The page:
Report: Households will need 2 Gbps of broadband speed by 2030

Joe Supan

Sep 8, 2021 — 3 min read

A new report from the Fiber Broadband Association predicts that a four-person household will require 2,141 Mbps speeds in the next decade.

Woman looking at laptop and writing

According to a new report from the Fiber Broadband Association (FBA), a four-person household will need 2,141 Mbps download and 2,044 Mbps upload speed in 2030 — a 16x increase from the 131/73 Mbps bandwidth that the same household requires today. 

The projection shows bandwidth requirements growing pretty modestly for the first half of the decade. It’s not until 2026 that households will need more than 500 Mbps. From there, bandwidth needs skyrocket, growing at about 300 Mbps per year.

peak bandwidth requirements for household of 4

These numbers look a little eye-popping at a time when the FCC’s definition of broadband is a mere 25/3 Mbps, but it might not be as unattainable as it sounds. 

Over the past five years, download and upload speeds in the U.S. have increased at a compound annual growth rate of 27% and 28% respectively, according to the report. In 2016, the average household got just 65/19 Mbps; today, it’s all the way up to 196/16 Mbps. 

Still, the FBA’s projection outpaces even that rapid growth. If we stayed on the same trajectory from 2016, speeds would be all the way up to 1500/599 Mbps by 2030, well short of the 2 Gbps speeds it says we’ll require that year. 

The Fiber Broadband Association Technology Committee told us that the main drivers for this high projection were smart home devices like security cameras and connected appliances, and video applications like video streaming, gaming and video conferencing.

That said, the prediction should probably be taken with a grain of salt. The FBA is a trade association dedicated exclusively to fiber internet advocacy, and it conducted the research along with Corning Inc. and OFS, two companies that manufacture fiber optic cables. 

It also comes at a time when the federal government is set to make its largest ever investment in broadband infrastructure, something the FBA clearly hopes will involve a lot of fiber. 

“As the federal government makes plans to spend billions of dollars towards America’s digital infrastructure, deploying fiber proves to be the soundest and cost-effective investment,” said Deborah Kish, Vice President of Research and Marketing at the FBA.

Other projections are a lot more modest. Research firm Strategy Analytics predicts that broadband traffic will actually slow down over the next decade, maxing out at 300 Mbps.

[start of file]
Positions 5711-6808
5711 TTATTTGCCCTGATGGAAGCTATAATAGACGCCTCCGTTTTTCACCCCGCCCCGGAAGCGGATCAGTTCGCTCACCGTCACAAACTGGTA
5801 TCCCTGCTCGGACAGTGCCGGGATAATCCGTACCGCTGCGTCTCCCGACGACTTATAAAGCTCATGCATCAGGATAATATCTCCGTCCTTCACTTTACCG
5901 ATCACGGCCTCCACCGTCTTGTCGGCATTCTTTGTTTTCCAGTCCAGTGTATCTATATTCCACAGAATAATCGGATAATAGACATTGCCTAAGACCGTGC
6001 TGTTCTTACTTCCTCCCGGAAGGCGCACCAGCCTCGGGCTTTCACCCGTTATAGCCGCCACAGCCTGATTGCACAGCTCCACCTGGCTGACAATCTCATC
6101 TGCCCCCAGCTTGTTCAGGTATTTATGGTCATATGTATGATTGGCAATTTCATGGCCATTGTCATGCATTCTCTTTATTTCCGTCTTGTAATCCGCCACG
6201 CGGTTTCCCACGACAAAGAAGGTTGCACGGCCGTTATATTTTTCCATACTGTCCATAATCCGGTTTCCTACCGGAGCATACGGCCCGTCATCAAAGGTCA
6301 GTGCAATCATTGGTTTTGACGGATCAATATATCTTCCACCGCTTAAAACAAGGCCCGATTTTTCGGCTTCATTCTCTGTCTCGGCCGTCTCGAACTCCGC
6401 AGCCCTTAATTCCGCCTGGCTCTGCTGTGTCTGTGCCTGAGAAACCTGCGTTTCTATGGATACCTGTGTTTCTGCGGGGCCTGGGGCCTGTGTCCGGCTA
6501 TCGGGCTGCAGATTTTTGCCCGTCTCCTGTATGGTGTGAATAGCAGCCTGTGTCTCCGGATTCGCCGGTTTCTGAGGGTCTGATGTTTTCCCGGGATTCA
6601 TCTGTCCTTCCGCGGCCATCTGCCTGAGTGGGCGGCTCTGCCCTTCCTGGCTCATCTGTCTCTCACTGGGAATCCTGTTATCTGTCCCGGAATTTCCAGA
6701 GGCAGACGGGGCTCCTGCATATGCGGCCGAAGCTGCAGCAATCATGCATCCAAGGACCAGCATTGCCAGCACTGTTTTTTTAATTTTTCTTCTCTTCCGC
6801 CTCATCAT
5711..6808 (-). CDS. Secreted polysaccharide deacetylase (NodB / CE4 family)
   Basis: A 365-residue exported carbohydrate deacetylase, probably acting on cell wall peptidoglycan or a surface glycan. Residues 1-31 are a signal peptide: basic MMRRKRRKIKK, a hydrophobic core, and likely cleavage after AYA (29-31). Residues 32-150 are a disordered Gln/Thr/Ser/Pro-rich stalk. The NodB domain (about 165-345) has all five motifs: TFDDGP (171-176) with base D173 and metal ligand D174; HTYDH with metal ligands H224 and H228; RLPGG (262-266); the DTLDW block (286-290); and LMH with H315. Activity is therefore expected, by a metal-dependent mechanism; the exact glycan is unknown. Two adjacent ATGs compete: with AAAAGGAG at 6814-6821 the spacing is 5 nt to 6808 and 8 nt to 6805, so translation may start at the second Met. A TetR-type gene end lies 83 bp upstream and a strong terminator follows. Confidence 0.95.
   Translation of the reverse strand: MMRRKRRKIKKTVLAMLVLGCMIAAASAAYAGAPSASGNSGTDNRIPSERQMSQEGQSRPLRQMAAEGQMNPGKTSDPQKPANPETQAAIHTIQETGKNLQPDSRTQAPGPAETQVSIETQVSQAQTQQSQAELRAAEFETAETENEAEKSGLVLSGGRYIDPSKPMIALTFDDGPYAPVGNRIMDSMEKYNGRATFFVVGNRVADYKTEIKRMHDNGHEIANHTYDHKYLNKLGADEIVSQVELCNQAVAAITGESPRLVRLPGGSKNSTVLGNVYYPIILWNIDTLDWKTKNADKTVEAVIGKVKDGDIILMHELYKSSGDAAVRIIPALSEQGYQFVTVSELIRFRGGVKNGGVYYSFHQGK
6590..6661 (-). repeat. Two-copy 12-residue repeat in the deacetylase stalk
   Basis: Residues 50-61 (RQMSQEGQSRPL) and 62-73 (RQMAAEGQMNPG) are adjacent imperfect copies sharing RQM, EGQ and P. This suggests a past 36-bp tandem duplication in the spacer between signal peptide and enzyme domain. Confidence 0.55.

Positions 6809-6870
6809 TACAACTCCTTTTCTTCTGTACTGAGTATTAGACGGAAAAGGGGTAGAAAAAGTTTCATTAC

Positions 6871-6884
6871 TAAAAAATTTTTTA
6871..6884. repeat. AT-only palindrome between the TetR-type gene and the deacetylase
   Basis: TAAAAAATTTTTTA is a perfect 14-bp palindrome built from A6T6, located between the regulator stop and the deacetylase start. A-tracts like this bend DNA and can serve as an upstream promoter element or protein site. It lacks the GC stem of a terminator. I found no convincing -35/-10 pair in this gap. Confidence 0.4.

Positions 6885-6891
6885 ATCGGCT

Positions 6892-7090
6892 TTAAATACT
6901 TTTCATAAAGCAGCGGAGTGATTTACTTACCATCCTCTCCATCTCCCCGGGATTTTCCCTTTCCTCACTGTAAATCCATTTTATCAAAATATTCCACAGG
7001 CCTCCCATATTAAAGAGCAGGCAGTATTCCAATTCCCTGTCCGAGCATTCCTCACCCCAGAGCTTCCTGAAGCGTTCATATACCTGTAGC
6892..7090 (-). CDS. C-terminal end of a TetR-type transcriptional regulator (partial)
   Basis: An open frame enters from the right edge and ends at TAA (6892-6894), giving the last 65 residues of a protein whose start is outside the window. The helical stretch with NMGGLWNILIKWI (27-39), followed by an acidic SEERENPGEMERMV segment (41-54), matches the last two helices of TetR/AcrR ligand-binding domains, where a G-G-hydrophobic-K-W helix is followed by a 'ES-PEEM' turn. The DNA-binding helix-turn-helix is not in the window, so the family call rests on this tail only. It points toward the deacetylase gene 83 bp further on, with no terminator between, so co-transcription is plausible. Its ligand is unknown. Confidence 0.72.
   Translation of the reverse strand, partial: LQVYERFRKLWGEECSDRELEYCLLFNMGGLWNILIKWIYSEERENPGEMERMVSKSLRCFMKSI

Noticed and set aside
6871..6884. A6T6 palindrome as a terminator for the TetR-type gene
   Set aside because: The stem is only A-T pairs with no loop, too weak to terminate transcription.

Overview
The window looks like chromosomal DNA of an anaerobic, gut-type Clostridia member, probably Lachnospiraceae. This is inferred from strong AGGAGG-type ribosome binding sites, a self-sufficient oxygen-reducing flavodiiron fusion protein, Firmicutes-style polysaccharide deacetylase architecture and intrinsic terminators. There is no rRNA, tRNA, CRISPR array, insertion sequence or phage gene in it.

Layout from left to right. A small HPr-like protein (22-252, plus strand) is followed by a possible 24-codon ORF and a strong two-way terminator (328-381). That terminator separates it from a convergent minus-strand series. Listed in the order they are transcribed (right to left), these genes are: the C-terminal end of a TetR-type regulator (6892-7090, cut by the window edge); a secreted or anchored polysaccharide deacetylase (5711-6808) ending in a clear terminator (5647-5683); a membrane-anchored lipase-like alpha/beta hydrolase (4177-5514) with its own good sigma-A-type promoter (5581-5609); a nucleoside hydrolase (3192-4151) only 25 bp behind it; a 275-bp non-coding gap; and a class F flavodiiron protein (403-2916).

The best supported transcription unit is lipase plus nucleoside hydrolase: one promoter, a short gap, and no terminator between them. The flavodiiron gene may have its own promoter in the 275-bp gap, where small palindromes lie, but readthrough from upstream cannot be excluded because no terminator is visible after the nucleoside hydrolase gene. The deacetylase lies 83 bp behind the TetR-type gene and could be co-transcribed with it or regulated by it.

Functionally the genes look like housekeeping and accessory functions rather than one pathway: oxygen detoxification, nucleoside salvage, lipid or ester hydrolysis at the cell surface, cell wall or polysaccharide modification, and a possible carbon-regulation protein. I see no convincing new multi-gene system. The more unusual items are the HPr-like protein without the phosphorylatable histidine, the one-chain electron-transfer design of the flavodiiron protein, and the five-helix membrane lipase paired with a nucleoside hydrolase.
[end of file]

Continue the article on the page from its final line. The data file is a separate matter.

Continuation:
“Growth in broadband Internet traffic was driven by a handful of phenomena, most recently the rise of streaming video. As consumers become saturated, we have seen no evidence of another driver to replace it,” says Strategy Analytics Senior Analyst Dan Grossman. 

“Not 4K (UHD) or 8K (UHD2) video. Not Augmented Reality. Not Virtual Reality. Not streaming or console games. Not Smart Homes. Broadband Internet is a maturing business, and the industry has to plan for that.”  

The reality probably lies somewhere in the middle. The FCC only recommends 12 – 25 Mbps for most households, and while that’s probably a little low, it’s a lot closer to the current reality than the predicted 2,141 Mbps in 2030. Netflix only requires 5 Mbps, Zoom takes 2 Mbps and Spotify takes less than 1 Mbps. That’s a long way to gig speeds. 

But with our ever-growing catalog of connected devices in the house, it’s hard to imagine our need for speed decreasing, either, like the Strategy Analytics report predicts. 

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Illustration of a father and daughter in a living room. The father is sitting in an armchair and reading a newspaper, and the daughter is playing with a toy on the floor.
Joe Supan

Written by:

Joe Supan

Principal Writer, Broadband Content

Joe is a senior writer for CNET covering home technology and broadband. Prior to joining CNET, Joe led MYMOVE’s moving coverage and reported on broadband policy, the digital divide, and privacy issues for the br… Read more

Robin Layton

Edited by:

Robin Layton

Editor, Broadband Content

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